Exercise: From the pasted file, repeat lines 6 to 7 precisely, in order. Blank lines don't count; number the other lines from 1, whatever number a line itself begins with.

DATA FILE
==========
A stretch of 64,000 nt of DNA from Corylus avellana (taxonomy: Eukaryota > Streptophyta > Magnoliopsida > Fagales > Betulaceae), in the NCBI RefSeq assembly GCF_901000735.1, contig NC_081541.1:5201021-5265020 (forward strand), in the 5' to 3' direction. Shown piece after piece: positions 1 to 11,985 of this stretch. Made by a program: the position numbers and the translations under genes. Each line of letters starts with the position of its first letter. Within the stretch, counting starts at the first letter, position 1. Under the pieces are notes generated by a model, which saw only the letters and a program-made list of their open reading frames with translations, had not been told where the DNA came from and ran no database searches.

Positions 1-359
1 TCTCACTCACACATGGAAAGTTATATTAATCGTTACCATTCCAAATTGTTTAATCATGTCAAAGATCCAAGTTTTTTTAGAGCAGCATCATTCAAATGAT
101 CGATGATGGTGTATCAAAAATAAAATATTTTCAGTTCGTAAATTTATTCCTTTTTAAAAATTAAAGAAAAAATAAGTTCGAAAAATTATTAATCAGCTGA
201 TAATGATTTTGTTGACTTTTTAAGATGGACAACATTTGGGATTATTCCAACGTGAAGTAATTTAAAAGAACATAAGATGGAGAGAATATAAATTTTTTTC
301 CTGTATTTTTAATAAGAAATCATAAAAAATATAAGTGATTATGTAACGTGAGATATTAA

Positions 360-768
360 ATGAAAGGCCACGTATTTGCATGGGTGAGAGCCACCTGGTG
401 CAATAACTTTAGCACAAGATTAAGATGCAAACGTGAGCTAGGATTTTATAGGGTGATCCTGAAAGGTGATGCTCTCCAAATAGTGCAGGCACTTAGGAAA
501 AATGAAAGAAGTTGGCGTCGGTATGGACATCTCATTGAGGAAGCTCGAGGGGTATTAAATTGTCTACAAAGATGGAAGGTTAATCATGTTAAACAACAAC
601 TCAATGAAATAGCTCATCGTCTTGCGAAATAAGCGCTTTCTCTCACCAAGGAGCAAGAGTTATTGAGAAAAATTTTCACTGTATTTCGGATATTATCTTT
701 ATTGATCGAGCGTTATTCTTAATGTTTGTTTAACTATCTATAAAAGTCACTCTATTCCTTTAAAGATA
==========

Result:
301 CTGTATTTTTAATAAGAAATCATAAAAAATATAAGTGATTATGTAACGTGAGATATTAA

Positions 360-768